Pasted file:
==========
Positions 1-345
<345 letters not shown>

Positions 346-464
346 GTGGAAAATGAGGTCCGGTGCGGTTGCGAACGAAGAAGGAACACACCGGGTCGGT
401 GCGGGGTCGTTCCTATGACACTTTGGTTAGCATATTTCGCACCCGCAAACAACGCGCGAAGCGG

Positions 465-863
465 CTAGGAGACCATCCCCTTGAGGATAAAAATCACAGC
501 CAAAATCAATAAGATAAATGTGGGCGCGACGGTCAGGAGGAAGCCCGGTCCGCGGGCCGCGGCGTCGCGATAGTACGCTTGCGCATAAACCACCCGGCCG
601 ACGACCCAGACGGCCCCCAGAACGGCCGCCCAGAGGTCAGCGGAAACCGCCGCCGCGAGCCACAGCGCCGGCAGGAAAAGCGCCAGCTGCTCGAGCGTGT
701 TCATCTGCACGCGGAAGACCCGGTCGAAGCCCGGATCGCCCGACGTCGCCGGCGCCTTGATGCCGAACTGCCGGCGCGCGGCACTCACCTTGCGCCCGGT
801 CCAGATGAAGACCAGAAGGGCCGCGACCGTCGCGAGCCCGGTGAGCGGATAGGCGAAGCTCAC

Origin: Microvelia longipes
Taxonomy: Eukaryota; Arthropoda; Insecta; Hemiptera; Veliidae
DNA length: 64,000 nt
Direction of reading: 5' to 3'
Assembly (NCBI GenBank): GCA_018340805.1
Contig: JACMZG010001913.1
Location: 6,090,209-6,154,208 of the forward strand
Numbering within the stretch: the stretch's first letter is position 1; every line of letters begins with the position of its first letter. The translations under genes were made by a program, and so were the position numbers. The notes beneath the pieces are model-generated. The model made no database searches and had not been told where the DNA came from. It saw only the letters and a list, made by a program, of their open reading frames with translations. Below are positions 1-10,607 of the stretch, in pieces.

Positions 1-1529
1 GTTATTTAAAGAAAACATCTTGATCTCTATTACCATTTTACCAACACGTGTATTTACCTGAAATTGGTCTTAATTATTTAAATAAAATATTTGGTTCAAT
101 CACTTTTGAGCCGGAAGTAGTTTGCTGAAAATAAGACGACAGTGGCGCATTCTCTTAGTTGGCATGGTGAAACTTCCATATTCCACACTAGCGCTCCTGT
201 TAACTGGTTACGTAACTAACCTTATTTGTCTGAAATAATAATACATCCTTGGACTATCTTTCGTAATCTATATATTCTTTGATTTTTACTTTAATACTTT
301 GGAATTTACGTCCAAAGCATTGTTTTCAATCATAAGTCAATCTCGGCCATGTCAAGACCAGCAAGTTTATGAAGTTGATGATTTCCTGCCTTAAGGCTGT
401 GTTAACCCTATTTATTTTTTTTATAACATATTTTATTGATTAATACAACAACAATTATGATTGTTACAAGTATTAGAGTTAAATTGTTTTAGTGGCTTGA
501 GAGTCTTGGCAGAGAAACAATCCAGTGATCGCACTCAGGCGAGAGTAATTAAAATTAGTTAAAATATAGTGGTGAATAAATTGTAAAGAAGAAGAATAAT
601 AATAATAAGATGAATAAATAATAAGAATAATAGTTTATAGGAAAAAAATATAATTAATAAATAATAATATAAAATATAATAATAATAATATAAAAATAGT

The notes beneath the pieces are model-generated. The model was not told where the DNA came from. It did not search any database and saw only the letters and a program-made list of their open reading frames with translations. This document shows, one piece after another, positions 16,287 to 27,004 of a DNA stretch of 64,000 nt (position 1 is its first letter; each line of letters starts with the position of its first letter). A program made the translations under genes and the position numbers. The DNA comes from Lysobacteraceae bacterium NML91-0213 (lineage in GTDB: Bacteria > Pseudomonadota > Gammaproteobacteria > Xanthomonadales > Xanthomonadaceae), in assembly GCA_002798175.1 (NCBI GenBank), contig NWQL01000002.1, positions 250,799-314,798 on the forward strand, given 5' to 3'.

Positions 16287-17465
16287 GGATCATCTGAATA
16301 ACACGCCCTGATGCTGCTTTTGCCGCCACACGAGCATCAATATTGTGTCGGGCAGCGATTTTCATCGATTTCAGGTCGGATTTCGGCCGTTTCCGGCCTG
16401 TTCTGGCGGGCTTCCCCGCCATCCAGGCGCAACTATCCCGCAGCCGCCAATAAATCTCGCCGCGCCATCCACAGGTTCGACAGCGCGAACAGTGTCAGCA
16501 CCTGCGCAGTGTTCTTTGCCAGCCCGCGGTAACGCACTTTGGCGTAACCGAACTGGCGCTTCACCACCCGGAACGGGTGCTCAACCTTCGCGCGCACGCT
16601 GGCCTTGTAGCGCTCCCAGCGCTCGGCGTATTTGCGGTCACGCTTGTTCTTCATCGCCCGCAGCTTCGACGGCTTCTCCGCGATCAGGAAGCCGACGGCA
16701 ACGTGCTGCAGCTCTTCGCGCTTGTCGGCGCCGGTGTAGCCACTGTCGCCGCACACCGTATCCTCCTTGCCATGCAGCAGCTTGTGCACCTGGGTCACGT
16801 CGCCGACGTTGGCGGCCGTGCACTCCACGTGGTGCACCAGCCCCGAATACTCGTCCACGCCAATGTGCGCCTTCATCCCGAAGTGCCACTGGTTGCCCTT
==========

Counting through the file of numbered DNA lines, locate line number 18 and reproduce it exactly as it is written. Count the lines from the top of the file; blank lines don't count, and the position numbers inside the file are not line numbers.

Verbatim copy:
Location: 6,090,209-6,154,208 of the forward strand